Greetings and salutations to all as the days grow shorter and cooler.

Democracy and Laissez-Faire: A New York Case Study (Arthur A. Ekirch, Jr., von Mises Daily)

Democracy and Laissez-Faire: A New York Case Study

Mises Daily: Monday, September 20, 2010 by Arthur A. Ekirch Jr.

Charles E. Lincoln Likes This! [Journal of Libertarian Studies, 1977.]

Well back in its history, in the late 1830s, New York State was spending and lending money lavishly. By the early 1840s, the rapidly mounting debt had occasioned a severe financial crisis. To avert the imminent possibility of bankruptcy and default, the state legislature in 1842 passed what was known as “the stop and tax law,” a levy of one mill on each dollar of taxable property. The new revenue helped the state meet its most pressing obligations.

But, even more importantly in terms of the future, New York decided to take steps to prevent another such fiscal disaster. Ambitious projects for internal improvements — mostly canal construction and loans for railroad building — were cut back or abandoned unless there was a reasonable expectation that they could be funded from tolls or taxation. And the legislature also issued a call for a constitutional convention.

The new constitution adopted in 1846 placed strict limits on the state’s ability to borrow money. Thus the people of New York found the answer in an old-fashioned program of reduced spending and new taxes. What is surprising, however, is that such policies had the popular support of the most democratic and liberal elements in the state.

To understand the unusual sequence of events that culminated in the New York State Constitution of 1846, one must go back in history to the Jacksonian era and the political struggles between the Democrats and the Whigs. In New York the Jacksonian Democrats included a wide-ranging constituency of radical workingmen, Irish immigrants, farmers, intellectuals, and representatives of the new, rising business or small-capitalist class. The preponderance of the older, landed aristocracy and wealthier classes, together with the most English or Anglo-Saxon elements in the population, gravitated toward the Whig Party.

The Whigs, united nationally by their opposition to Andrew Jackson’s presidency, were the ideological heirs in New York State of DeWitt Clinton, five-time governor and the father of the Erie Canal. Like Clinton, the Whigs supported the generous use of state funds for internal improvements as well as for various cultural, humanitarian, and educational endeavors. The Whigs’ belief in positive government and social reform reflected their paternalistic conception of politics and economics.[1]

Quite different were the ideas of the Democrats, who, in contrast to their Whig opponents, stood for a strict construction of the US Constitution, limiting the governing power to its least essentials. Both nationally and in New York State, the Jacksonian Democrats adhered to the Jeffersonian agrarian maxim that the least government is the best government.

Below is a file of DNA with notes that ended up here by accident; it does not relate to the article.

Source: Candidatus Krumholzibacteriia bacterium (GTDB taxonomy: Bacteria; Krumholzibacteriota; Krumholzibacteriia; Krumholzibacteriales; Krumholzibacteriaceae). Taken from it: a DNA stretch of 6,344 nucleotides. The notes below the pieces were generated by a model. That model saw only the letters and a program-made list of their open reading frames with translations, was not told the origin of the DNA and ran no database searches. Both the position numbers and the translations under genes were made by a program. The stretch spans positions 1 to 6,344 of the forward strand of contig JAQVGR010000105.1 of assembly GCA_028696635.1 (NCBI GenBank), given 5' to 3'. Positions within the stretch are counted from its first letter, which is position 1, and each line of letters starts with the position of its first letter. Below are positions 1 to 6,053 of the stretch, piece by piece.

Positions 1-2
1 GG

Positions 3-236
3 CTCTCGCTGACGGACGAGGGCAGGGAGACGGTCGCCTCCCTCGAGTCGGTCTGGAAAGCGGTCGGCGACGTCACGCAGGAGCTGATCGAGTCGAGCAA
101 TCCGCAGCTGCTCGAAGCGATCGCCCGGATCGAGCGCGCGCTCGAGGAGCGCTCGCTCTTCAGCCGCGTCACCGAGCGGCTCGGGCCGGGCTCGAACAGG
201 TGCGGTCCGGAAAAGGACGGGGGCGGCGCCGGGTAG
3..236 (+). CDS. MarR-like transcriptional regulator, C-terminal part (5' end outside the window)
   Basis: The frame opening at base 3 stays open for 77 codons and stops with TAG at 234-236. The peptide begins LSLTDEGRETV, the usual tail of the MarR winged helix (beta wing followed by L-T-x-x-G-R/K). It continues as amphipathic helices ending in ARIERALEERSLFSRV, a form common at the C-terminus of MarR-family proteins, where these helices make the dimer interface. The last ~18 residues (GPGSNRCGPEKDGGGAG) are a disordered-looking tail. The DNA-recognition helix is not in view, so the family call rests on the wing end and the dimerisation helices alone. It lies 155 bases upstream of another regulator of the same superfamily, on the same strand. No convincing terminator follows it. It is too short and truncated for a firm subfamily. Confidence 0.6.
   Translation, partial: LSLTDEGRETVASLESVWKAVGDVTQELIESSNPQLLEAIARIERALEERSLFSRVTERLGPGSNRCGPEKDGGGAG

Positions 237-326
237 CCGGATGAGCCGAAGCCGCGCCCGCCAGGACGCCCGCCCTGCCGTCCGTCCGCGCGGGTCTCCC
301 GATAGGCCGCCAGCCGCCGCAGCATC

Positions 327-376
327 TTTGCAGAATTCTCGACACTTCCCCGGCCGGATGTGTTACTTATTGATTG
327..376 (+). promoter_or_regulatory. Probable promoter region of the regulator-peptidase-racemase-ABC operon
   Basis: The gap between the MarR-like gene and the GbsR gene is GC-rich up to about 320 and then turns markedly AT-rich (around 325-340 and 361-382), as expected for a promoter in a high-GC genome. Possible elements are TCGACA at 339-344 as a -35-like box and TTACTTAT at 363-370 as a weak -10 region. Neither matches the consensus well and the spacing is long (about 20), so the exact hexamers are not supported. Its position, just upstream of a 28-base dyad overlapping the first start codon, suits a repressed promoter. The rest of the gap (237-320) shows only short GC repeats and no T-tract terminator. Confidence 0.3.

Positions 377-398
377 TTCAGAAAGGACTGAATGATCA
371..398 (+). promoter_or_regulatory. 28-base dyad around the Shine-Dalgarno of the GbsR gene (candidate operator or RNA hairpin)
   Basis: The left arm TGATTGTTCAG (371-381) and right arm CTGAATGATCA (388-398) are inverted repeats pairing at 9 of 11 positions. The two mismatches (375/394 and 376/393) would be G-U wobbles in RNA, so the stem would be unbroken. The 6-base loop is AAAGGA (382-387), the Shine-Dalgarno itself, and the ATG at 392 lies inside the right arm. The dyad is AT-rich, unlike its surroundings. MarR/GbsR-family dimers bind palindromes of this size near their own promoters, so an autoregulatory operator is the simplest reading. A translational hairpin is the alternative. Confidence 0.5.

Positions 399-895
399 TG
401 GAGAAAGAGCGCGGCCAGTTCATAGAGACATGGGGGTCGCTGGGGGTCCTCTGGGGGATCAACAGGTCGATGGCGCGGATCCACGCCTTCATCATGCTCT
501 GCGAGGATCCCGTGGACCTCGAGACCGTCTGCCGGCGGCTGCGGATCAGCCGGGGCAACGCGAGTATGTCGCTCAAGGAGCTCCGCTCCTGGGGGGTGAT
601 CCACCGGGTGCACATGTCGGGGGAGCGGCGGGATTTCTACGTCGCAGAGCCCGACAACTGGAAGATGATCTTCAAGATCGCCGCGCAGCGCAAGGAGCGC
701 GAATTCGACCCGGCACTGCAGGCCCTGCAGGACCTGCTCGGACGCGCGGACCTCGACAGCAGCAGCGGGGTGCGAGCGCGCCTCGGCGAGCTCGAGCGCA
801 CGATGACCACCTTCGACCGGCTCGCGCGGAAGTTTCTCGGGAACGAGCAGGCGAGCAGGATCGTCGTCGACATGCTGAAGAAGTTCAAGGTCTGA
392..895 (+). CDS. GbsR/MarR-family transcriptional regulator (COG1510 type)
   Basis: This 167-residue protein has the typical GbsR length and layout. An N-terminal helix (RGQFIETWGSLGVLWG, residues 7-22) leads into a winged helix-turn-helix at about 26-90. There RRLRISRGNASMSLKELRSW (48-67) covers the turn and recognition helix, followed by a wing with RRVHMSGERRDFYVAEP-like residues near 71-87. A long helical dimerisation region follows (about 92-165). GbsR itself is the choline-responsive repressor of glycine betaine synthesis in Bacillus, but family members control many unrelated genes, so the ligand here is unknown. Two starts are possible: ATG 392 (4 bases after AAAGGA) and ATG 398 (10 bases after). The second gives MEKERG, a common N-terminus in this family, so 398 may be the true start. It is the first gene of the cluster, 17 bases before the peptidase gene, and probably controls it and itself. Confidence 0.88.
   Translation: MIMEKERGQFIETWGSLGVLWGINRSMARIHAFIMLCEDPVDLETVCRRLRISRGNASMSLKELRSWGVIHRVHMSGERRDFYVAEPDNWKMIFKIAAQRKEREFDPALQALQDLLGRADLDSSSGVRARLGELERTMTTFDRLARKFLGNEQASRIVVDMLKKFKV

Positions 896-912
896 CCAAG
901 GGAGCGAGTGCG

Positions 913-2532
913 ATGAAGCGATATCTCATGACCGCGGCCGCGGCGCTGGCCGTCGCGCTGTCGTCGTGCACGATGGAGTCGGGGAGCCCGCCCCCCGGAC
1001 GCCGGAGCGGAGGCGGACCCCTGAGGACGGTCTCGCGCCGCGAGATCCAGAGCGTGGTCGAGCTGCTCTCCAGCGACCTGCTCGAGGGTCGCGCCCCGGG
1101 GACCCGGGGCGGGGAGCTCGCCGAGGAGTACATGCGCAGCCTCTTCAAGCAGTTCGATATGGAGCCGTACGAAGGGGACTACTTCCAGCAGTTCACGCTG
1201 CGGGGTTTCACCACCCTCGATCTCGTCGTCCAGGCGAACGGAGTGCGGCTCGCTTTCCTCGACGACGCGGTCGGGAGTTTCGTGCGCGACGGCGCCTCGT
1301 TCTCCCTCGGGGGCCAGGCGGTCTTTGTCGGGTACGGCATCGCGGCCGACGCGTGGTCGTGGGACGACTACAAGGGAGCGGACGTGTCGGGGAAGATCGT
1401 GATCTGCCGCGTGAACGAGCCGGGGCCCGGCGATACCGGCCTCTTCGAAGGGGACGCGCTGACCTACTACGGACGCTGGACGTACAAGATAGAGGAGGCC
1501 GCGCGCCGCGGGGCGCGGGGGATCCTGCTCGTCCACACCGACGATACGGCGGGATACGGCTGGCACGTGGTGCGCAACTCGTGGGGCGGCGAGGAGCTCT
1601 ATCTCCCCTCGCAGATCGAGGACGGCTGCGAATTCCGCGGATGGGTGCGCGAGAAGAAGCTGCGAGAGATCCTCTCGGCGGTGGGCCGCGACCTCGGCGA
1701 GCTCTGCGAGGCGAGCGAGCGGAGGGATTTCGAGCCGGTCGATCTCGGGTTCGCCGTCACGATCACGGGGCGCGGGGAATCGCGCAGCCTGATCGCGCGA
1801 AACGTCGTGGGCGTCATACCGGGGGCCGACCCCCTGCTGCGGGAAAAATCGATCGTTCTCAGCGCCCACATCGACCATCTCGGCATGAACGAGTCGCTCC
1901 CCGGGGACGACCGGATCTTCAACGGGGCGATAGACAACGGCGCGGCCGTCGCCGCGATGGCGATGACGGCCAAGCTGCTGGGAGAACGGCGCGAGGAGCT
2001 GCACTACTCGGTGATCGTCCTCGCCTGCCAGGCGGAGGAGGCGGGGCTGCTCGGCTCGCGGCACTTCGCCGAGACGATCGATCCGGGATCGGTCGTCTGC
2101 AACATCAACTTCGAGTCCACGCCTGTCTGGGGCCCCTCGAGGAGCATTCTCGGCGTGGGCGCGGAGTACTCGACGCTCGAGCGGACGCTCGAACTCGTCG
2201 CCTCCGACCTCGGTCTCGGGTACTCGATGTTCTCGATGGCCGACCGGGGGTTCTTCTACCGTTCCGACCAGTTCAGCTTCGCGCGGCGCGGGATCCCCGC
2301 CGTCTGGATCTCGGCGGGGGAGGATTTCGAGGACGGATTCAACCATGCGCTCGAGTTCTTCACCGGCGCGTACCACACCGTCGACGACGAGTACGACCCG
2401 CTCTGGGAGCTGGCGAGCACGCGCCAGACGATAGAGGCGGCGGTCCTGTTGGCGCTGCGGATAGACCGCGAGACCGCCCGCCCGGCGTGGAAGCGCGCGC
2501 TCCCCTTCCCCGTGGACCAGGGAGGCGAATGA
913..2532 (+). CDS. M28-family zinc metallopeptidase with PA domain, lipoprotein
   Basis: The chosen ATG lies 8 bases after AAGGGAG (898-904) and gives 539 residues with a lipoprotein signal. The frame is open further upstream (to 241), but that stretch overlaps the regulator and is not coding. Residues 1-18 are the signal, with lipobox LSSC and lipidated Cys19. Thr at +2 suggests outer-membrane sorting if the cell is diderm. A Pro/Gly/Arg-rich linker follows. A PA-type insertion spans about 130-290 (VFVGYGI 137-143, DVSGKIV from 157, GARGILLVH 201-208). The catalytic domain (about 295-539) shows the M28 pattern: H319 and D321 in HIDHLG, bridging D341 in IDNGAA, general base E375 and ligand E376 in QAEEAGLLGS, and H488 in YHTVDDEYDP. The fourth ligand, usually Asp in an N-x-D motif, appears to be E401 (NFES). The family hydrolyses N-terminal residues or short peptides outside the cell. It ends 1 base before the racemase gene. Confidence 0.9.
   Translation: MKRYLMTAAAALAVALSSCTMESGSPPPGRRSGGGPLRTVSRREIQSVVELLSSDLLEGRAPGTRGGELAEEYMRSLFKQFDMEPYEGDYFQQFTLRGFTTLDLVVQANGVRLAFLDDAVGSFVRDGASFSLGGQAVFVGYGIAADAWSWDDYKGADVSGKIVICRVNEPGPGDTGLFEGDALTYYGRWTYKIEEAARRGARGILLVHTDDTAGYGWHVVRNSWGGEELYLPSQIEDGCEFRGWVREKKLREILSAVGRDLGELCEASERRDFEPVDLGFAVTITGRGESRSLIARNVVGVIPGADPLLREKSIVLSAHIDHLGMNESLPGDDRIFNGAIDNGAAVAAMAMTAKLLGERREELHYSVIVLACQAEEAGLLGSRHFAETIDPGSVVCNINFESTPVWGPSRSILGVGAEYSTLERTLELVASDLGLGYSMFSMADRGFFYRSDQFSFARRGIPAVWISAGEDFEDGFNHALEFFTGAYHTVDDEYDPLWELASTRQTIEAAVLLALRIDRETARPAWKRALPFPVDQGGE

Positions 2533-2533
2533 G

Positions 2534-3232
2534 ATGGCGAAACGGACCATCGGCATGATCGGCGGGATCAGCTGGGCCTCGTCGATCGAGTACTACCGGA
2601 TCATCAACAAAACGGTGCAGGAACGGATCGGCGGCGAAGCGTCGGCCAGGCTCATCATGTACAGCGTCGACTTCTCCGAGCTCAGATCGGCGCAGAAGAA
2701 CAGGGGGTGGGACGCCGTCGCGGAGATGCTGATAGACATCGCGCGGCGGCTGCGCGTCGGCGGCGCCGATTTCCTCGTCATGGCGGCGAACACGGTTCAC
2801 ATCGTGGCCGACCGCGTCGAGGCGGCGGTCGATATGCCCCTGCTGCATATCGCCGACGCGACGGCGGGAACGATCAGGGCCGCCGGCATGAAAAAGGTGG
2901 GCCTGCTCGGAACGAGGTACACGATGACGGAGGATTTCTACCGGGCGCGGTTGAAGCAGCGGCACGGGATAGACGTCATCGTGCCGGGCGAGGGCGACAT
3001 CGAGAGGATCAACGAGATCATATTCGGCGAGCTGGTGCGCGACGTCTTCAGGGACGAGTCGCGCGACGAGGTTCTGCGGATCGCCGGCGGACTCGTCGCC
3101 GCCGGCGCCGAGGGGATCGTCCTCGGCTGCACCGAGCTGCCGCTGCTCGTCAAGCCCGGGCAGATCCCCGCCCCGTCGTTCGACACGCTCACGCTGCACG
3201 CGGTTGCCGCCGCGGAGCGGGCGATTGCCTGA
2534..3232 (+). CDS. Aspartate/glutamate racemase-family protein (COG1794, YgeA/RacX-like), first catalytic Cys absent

In New York the leader of the Democratic Party was Martin Van Buren, head of the famed Albany Regency, which controlled the state governmental machinery through most of the 1830s and 1840s. The most radical Democrats, known as Locofocos, were somewhat to the left of Van Buren and the Regency. They included an interesting collection of intellectuals and politicians who espoused a negative, antistatist democracy.

As against the paternalistic philosophy of the Whigs, the Locofoco Democrats stressed complete laissez-faire in government-business relations. For example, the introduction in 1837 to the first issue of the United States Magazine and Democratic Review, organ of the more radical Democrats, defined the party’s belief in democratic republicanism and majority rule. But the editors added:

The best government is that which governs least. No human depositories can, with safety, be trusted with the power of legislation upon the general interests of society so as to operate directly or indirectly on the industry and property of the community. Such power must be perpetually liable to the most pernicious abuse, from the natural imperfection, both in wisdom of judgment and purity of purpose, of all human legislation, exposed constantly to the pressure of partial interests; interests which, at the same time that they are essentially selfish and tyrannical, are ever vigilant, persevering, and subtle in all the arts of deception and corruption.[2]

Most forthright of the radical Democrats was William Leggett, a Locofoco colleague in the 1830s of such New York Democratic writers as James Fenimore Cooper, William Cullen Bryant, Theodore Sedgwick, and Parke Godwin. Leggett coupled adherence to the Jeffersonian natural-rights philosophy with demands for the equal right to property, not its abolition. Governments had no warrant to interfere with individual pursuits by offering financial advantages to any particular class or industry. Specially chartered banks, including the Bank of the United States, were a favorite target of Leggett’s scorn. “Let the banks perish,” he wrote. “Now is the time for the complete emancipation of trade from legislative thralldom.”[3]